Tuesday, September 30, 2008
Ciudad Juarez Announces Online Inquiry System
The U.S. Consulate General in Ciudad Juarez now offers an inquiry system for legal representatives. The U.S. Consulate General in Ciudad Juarez processes all immigrant visa cases from Mexico as well as non-immigrant and American citizen services.
The U.S. Consulate General in Ciudad Juarez accepts inquiries from legal representatives online at http://ciudadjuarez.usconsulate.gov/feedback-form.html.
Use of this form allows the Consulate to quickly respond to inquiries while giving lawyers a quick, secure way of communicating with the Consulate. All inquiries from legal representatives regarding immigrant visas, non-immigrant visas or citizen services such as passports should be submitted via this online form rather than through phone, fax or regular mail.
The Consulate will reply via email to all inquiries submitted online within 5 business days.
Family members or applicants wishing to make an inquiry should continue to use the Consulate's call center at 1-900-476-1212 if calling from the United States or 01-900-849-4949 if calling from Mexico.
Stars and Stripes (and here) reports on the Okinawan widow of a Marine killed in Iraq who has run into visa difficulties. Hotaru Nakama and Marine Sgt. Michael Fershke married while Ferschke was deployed to Iraq, where he was killed a month later. She is six months pregnant and seeks to move to Tennessee to raise their child in the town where the father grew up and family lives. Hopefully, she can work her way through the immigration bureaucracy.
Let's hope that this all works out.
UPDATE -- and GOOD NEWS: The Florida Masochist reports that the widow Ferschke has gotten her visa. HURRAH!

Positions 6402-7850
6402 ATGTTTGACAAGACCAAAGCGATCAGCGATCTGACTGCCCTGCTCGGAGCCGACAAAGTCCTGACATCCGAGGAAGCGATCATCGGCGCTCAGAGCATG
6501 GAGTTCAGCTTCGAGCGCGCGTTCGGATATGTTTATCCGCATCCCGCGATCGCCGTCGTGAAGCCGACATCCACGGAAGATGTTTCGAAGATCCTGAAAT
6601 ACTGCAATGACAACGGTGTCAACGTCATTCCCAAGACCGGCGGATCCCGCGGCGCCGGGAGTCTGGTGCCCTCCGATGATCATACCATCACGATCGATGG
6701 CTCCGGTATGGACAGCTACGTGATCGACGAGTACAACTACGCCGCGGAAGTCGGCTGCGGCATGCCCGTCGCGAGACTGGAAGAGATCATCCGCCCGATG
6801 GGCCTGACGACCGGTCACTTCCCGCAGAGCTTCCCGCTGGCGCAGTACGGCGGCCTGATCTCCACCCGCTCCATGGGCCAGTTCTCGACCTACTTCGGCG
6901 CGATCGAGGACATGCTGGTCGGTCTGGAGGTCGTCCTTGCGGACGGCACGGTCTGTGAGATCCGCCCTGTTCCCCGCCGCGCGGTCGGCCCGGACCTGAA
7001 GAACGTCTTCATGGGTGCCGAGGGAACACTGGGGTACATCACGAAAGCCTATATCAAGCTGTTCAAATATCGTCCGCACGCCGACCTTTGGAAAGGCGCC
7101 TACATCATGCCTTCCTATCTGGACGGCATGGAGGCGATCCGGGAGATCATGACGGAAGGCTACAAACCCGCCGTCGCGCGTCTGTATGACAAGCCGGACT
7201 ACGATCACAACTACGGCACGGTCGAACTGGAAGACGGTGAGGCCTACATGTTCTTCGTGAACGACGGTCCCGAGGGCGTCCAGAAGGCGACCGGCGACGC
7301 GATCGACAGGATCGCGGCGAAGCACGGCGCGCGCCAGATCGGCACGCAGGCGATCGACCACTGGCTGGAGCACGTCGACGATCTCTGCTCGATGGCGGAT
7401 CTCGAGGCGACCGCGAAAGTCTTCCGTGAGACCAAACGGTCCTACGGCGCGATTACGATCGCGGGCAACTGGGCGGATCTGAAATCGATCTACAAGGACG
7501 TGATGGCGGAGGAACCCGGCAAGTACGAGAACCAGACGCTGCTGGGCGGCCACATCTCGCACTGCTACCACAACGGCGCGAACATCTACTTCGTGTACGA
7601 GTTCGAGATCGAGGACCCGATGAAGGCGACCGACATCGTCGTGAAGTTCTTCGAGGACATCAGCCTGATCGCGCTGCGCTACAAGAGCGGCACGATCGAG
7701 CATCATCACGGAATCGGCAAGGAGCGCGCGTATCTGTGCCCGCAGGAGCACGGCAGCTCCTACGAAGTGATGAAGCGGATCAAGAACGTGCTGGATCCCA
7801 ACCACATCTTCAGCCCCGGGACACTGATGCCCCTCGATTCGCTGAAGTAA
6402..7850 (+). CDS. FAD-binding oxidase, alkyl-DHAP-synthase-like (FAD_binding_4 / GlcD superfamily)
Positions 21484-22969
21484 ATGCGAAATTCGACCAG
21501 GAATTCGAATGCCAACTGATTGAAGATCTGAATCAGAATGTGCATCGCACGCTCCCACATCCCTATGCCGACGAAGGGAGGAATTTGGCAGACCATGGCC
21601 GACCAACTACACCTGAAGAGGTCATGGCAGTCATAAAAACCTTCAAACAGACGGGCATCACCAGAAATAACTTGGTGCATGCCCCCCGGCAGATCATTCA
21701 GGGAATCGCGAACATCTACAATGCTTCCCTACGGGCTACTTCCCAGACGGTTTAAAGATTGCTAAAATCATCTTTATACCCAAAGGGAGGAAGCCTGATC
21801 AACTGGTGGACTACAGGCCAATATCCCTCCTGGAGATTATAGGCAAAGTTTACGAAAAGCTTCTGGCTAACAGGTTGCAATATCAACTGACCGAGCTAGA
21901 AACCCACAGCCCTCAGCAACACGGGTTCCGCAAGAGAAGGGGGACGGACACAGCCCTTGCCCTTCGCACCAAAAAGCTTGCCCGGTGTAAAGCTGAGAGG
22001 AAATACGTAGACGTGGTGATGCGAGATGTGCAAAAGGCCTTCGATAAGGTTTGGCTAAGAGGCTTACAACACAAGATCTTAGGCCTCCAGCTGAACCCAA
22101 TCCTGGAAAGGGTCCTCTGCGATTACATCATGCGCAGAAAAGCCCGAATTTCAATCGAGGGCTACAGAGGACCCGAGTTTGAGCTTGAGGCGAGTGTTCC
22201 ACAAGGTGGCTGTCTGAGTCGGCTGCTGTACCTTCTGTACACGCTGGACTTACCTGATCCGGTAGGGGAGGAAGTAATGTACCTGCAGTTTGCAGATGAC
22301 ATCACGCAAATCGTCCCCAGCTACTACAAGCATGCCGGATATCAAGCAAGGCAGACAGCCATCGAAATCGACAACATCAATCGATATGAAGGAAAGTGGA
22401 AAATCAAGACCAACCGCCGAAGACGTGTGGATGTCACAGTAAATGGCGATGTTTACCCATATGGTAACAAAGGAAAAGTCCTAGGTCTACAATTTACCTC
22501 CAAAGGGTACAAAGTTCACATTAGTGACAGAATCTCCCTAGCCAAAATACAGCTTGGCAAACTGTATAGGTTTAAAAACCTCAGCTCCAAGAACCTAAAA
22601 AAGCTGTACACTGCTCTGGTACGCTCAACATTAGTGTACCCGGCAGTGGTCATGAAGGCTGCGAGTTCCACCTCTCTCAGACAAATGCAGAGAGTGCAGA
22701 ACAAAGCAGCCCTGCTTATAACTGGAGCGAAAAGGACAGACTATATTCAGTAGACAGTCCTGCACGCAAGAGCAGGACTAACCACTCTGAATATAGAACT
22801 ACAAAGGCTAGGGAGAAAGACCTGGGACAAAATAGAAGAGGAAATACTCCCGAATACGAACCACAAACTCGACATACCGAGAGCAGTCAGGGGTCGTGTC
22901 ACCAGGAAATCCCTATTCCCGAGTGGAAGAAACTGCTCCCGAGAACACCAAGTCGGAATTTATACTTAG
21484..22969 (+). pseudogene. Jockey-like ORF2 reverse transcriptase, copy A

As we've reported, the new naturalization test goes into effect tomorrow. Andrew Sullivan in the Daily Dish has an interesting reference to it:
"I think [Palin] has pretty thoroughly — and probably irretrievably — proven that she is not up to the job of being president of the United States. If she doesn’t perform well, then people see it. And this is a moment of real high anxiety, a little bit like 9/11, when people look to Washington for comfort and leadership and want to know that people in charge know what they are doing," - David Frum.
I'm unsure, at this point, if she could pass a citizenship test."
Interesting new book from Temple University Press:
Hapa Girl by May-lee Chai
A vivid depiction of the racism suffered by a mixed-race family in rural South Dakota
In the mid-1960s, Winberg Chai, a young academic and the son of Chinese immigrants, married an Irish-American artist. In Hapa Girl ("hapa" is Hawaiian for "mixed") their daughter tells the story of this loving family as they moved from Southern California to New York to a South Dakota farm by the 1980s. In their new Midwestern home, the family finds itself the object of unwelcome attention, which swiftly escalates to violence. The Chais are suddenly socially isolated and barely able to cope with the tension that arises from daily incidents of racial animosity, including random acts of cruelty.
The U.S. Department of Homeland Security (DHS) has issued the Human Immunodeficiency Virus (HIV) Waiver Final Rule, a regulation that will streamline the issuance of certain short-term non-immigrant visas for non-U.S. citizens who are HIV-positive. For a description of the new rule by DHS, click here.
Some of you may remember the decision of the Board of Immigration Appeals in Matter of R-A-, Int. Dec. 3403 (BIA), which denied asylum to a woman who fled Guatemala after her husband had brutalized her for 10 years and she was unable to obtain help or protection from Guatemalan police or courts. In the latest development on this case, the Attorney General certified Matter of R-A- (the case of Rodi Alvarado) to himself, and issued a brief decision remanding the decision to the BIA.